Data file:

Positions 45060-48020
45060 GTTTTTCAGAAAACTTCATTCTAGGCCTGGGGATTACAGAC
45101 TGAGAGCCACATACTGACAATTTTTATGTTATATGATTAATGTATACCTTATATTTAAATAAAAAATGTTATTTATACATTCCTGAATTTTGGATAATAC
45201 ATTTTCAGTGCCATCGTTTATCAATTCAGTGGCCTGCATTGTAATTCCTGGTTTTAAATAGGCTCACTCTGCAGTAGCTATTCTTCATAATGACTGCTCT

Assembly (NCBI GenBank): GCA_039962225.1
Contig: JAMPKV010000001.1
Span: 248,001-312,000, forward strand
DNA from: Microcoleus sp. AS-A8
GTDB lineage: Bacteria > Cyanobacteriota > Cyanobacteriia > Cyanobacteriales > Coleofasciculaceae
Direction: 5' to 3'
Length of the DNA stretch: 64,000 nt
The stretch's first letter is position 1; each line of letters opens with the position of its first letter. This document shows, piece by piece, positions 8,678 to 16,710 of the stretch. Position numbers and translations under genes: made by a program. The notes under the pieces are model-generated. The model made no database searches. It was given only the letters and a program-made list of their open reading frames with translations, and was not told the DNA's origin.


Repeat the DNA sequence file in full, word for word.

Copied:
Positions 45060-48020
45060 GTTTTTCAGAAAACTTCATTCTAGGCCTGGGGATTACAGAC
45101 TGAGAGCCACATACTGACAATTTTTATGTTATATGATTAATGTATACCTTATATTTAAATAAAAAATGTTATTTATACATTCCTGAATTTTGGATAATAC
45201 ATTTTCAGTGCCATCGTTTATCAATTCAGTGGCCTGCATTGTAATTCCTGGTTTTAAATAGGCTCACTCTGCAGTAGCTATTCTTCATAATGACTGCTCT

Assembly (NCBI GenBank): GCA_039962225.1
Contig: JAMPKV010000001.1
Span: 248,001-312,000, forward strand
DNA from: Microcoleus sp. AS-A8
GTDB lineage: Bacteria > Cyanobacteriota > Cyanobacteriia > Cyanobacteriales > Coleofasciculaceae
Direction: 5' to 3'
Length of the DNA stretch: 64,000 nt
The stretch's first letter is position 1; each line of letters opens with the position of its first letter. This document shows, piece by piece, positions 8,678 to 16,710 of the stretch. Position numbers and translations under genes: made by a program. The notes under the pieces are model-generated. The model made no database searches. It was given only the letters and a program-made list of their open reading frames with translations, and was not told the DNA's origin.